Bats and predictability

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ScienceDaily reported a few days ago on an interesting story (actually, a journal article in the April PLOS Biology) about how bats track insects they want to catch in a way that is very different from that of humans and some other animals. Essentially, humans, fish, dogs, and others use a strategy the article calls "constant bearing" to follow things -- basically, they just head straight for their target. Bats, on the other hand, actually take into account the target's velocity and direction and flies partially parallel to the target. In other words, bats work out in advance where they think their targets will be, and head there, rather than directly towards the target, which saves time.

This is pretty interesting. Even further, the article points out that this is a strategy similar to that developed by engineers for guided missiles.

But here's the part I find the most interesting:

This study also demonstrates, for the first time, that bats work out ahead of time how they will catch an insect. Evolutionary pressure to catch flying insects as fast as possible, the researchers speculate, may have pushed the bat to adopt this technique to catch a meal on the go as quickly as possible. Their paper appears in the May issue of PLoS Biology.

There is no mention of evolution in the journal article, so I assume ScienceDaily must have talked to the researchers. But the article also points this out:

The pursuit strategy is different from that reported in earlier studies of target pursuit in humans and other animals.

Now, my gripe is this:

Evolution is invoked as an explanation of why bats fly this way -- they need to catch their prey as quickly as possible. Does that mean that humans and other animals don't need to catch their prey as quickly as possible? It really seems like a useless remark to me. As far as I can tell, it is completely impossible to predict based on the theory of evolution whether a particular kind of animal will follow use one search strategy or another. It's purely a subjective opinion of the researcher -- these researchers think it fits with evolution (indeed, it must fit with evolution if bats evolved!), but I suppose another researcher could disagree. In other words, evolution really has no explanatory power in this case. Essentially, it just amounts to saying, "Well, bats which track their prey that way survive better, so of course they fly that way!"

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Essentially what Abednego has stumbled upon is that evolution is useless for predicting things. This is why there are many researchers who don't think the theory of evolution is important for their research. Just as in this article it was not whether t... Read More

5 Comments

Isn't it sort of shorthand for saying that mere chance produced a mutation that ended up being conducive to survival and reproduction, and thus the trait survived rather than the simple structures that didn't have this nice effect? It's an explanation of how the trait would survive if it could occur, without actually saying anything about what brought it about in the first place. I think that does count as a sort of explanation, but I think you're right that they're misstating what the explanation is, and they're misstating how much it's actually explaining.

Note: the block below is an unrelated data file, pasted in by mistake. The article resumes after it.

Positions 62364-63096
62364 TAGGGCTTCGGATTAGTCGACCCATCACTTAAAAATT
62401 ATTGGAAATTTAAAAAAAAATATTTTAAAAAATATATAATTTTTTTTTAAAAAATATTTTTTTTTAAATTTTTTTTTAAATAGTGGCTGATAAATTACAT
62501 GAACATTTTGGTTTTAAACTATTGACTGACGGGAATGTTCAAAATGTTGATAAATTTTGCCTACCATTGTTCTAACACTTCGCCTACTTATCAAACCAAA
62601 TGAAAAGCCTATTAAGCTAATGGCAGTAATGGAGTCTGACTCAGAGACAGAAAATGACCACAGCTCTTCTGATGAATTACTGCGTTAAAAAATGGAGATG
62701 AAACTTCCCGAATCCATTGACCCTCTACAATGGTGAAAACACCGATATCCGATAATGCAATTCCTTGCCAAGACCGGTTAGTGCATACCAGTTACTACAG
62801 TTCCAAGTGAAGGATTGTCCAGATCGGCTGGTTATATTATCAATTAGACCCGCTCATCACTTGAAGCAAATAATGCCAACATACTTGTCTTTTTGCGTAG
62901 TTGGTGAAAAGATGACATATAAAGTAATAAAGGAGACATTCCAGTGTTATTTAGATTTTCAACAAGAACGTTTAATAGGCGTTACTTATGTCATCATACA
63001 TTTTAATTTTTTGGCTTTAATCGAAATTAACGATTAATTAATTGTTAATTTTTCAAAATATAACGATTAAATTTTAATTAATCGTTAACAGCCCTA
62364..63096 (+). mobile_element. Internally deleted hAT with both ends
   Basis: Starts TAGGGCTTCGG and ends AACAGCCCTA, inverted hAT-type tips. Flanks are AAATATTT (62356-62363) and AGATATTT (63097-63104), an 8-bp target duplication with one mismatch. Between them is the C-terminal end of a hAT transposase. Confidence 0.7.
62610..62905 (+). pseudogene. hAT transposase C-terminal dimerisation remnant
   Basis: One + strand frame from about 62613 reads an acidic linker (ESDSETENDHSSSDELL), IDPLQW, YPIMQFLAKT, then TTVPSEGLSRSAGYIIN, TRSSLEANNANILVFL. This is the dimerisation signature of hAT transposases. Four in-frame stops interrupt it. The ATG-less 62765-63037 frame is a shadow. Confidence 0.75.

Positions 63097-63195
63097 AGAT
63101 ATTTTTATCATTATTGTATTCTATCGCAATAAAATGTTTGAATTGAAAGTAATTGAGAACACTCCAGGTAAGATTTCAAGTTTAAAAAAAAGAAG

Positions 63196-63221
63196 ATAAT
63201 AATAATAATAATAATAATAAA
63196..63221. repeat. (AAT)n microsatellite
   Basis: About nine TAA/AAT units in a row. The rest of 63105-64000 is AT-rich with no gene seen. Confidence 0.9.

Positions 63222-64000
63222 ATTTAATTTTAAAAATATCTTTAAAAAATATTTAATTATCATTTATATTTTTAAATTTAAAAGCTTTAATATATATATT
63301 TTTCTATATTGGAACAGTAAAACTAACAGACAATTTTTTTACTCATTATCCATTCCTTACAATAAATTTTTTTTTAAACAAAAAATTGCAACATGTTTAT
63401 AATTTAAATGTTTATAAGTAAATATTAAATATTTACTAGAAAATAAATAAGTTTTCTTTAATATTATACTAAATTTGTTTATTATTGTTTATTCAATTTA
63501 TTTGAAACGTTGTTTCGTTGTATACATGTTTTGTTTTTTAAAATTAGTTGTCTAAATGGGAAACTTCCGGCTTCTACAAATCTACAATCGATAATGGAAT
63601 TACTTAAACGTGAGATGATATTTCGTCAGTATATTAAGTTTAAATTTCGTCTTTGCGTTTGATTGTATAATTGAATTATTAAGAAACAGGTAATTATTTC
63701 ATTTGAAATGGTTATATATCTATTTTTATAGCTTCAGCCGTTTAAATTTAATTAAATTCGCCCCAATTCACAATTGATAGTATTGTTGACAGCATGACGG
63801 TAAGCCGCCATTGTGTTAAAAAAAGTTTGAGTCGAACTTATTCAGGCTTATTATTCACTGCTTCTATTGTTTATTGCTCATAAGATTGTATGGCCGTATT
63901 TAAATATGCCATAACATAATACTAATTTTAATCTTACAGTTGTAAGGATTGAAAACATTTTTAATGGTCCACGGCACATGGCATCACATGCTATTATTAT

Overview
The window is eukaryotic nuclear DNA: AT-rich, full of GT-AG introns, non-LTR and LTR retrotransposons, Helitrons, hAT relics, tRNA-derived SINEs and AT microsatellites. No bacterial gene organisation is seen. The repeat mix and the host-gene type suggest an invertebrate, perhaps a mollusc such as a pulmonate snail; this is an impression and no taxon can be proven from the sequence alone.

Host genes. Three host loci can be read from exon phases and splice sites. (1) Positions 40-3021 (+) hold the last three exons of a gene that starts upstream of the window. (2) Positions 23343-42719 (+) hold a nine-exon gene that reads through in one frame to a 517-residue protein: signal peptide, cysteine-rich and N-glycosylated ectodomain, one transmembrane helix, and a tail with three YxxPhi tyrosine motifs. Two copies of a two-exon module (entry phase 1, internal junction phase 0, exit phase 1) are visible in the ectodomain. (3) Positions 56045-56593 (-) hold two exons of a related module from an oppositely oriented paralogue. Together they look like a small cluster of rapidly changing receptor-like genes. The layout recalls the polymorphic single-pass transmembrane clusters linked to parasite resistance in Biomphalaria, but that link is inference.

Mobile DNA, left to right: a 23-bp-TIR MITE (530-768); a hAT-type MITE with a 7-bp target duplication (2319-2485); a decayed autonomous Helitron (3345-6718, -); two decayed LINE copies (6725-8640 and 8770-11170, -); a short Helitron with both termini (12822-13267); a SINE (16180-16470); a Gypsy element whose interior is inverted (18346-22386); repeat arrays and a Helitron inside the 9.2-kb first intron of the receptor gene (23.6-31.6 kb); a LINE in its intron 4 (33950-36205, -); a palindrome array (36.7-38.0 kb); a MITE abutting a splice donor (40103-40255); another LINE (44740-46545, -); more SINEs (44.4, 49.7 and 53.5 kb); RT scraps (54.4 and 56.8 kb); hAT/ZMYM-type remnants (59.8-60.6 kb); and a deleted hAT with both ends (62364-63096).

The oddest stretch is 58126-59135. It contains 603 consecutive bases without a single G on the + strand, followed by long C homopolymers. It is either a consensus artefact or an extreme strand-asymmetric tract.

I agree that it is an explanation in some sense -- but what I'm trying to point out is that one could apply the same argument to humans and other animals, and come to the same conclusion. That is, if we say, "Evolutionary pressure means that animals and humans should catch their prey as quickly as possible," we would predict that both bats, dogs, and humans will use the targeting strategy used by bats. Yet dogs and humans don't, but this doesn't particularly seem to bother anyone. Apparently, evolution is flexible enough that it can explain why bats use this strategy, but it also doesn't have any problem with the fact that dogs and humans don't.

I guess what I'm saying is that it's apparently only useful as a post factum explanation, rather than a prediction, which is less than ideal, from a scientific perspective. For example, I spend a lot of time in my research making predictions for experimentalists to test (I do theoretical research). People would think my research was pretty lame if I could only explain observations and never predict them -- they would argue that I don't really understand the theory, otherwise I would be able to predict the observations rather than just explaining them.

I suspect that the point was that bats need to catch flying insects as quickly as possible -- i.e., an unusually erratic target. Constant bearing, on the other hand, is only the time-optimal solution for achieving a target that is not moving erratically. As far as prediction and checking the speculation goes, I suppose one would have to look at other animals that catch flying insects in flight.

Brandon...an erratically flying insect would mean that prediction based on velocity and direction would be less useful.

The article's evolutionary explanation sounds rather Lamarckian to me. It's like saying giraffes grew long necks in order to eat leaves from tall trees.

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